You don't have to increase the number of suburi to get more benefit. There's a big difference between doing 1000 suburi in lots of 100, 200, 400 or all in one go. You will find you maintain your interest if there is some variety. So alternate between one hand and both hands, joge, sho, sayu, hayasuburi (jumping men).

It's easiest if you think in sets of 100. After a while it becomes quite easy to keep count, but at first you might find you keep losing track. Keep at it and when in doubt, add an extra 10 or 20 for good measure.

The importance of the left hand
If you only have time for 100 suburi per day (and that only takes about 2 mins, so everyone can do that much if not more), I would strongly advise that those 100 be left-hand only suburi. As most people in their first 3 years of kendo have a fundamental flaw in their swing based on using too much right hand, left hand only suburi is the only way to remedy this situation. Never, in your first 5-10 years of kendo, practice right-hand only suburi (people specialising sei-nito are an exception here) only left-handed katate suburi. The reason for this will become clear to you if you do the practice.

Also, practice your katate suburi straight up and down: sho-men uchi is the best suburi for the left hand. Keep a close eye not only on how straight your cutting action is, but how straight your backswing is too. Again, a mirror is excellent for this. If you don't have a good mirror but you do have a digital camera, recording yourself in movie mode from the front is almost as good (a mirror is better because it's instant feeback).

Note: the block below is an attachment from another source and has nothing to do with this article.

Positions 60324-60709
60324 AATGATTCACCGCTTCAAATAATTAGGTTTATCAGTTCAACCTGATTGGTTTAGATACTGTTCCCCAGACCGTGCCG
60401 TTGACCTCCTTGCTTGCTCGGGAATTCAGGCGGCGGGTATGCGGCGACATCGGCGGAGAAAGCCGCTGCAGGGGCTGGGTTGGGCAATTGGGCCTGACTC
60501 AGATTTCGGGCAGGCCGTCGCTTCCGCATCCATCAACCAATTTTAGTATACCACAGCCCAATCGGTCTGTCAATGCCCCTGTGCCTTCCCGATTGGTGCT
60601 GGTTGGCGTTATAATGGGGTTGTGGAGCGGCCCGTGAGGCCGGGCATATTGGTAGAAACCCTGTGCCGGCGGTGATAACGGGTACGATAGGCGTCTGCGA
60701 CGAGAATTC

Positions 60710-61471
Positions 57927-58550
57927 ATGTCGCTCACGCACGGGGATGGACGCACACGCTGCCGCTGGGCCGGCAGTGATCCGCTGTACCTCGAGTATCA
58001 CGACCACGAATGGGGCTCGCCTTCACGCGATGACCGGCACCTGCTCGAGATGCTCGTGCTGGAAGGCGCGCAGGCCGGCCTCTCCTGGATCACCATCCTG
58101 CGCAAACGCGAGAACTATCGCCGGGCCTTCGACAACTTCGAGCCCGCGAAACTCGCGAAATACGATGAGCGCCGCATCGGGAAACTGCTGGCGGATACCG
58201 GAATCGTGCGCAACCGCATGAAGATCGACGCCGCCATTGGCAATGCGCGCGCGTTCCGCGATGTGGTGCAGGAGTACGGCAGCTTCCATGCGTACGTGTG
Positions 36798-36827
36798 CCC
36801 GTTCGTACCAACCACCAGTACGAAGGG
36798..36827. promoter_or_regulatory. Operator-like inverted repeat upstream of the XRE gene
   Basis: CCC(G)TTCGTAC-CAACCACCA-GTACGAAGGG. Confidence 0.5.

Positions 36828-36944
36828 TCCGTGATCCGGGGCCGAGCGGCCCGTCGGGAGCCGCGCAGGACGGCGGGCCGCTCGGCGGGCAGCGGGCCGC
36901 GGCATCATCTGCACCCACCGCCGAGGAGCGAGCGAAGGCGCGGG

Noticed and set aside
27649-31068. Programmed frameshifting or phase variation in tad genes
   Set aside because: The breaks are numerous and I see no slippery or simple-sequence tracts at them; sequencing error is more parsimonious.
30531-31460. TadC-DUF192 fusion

Why do suburi?
Suburi is good for building and maintaining strength in your kendo muscles, especially in your left hand and arm. For children a little bit of strength training is a good thing but don't overdo it. Teenagers who are not naturally strong, particularly girls, will really find their kendo improves from a technical point of view. They might also find kendo becomes more fun because they achieve more winning cuts by having a sharper cutting action.

As you get more experienced, strength becomes secondary. Suburi becomes more like what practicing scales is to a musician: they keep you in touch with your instrument. Even if you can't get to training, you will notice a big difference in your kendo if you do suburi in between trainings, as compared with if you do nothing.

Keep checking with your sensei that your technique is good. Doing regular suburi at home is only useful if it is correct suburi.


(The yellow circle represents the end point of the cut.)


How much is too much suburi?
There is such a thing as overtraining, but most people are so far from that they need not worry. Kendoka preparing for the All Japan Championships regularly do 2000-3000 suburi every day, on top of their regular dojo training schedule. If you can maintain a reasonable number, say between 300 and 800, every day, then there is little chance you will pick up an injury, especially if you vary the suburi, vary the weight of the shinai or bokken, vary the number of suburi with you do without a break, and so on.

Of course if you do notice pain in your shoulders, arms or wrists, and it seems to get worse the more you do suburi, then stop. See if the pain also stops. Listen to your body and if you think there's a problem, go see a doctor or physio whom you trust.

Suburi is a simple, repetitive excercise. It's not very interesting by itself. But then it's not the reason most people do kendo. What is fun is seeing how your own kendo improves through regular suburi practice.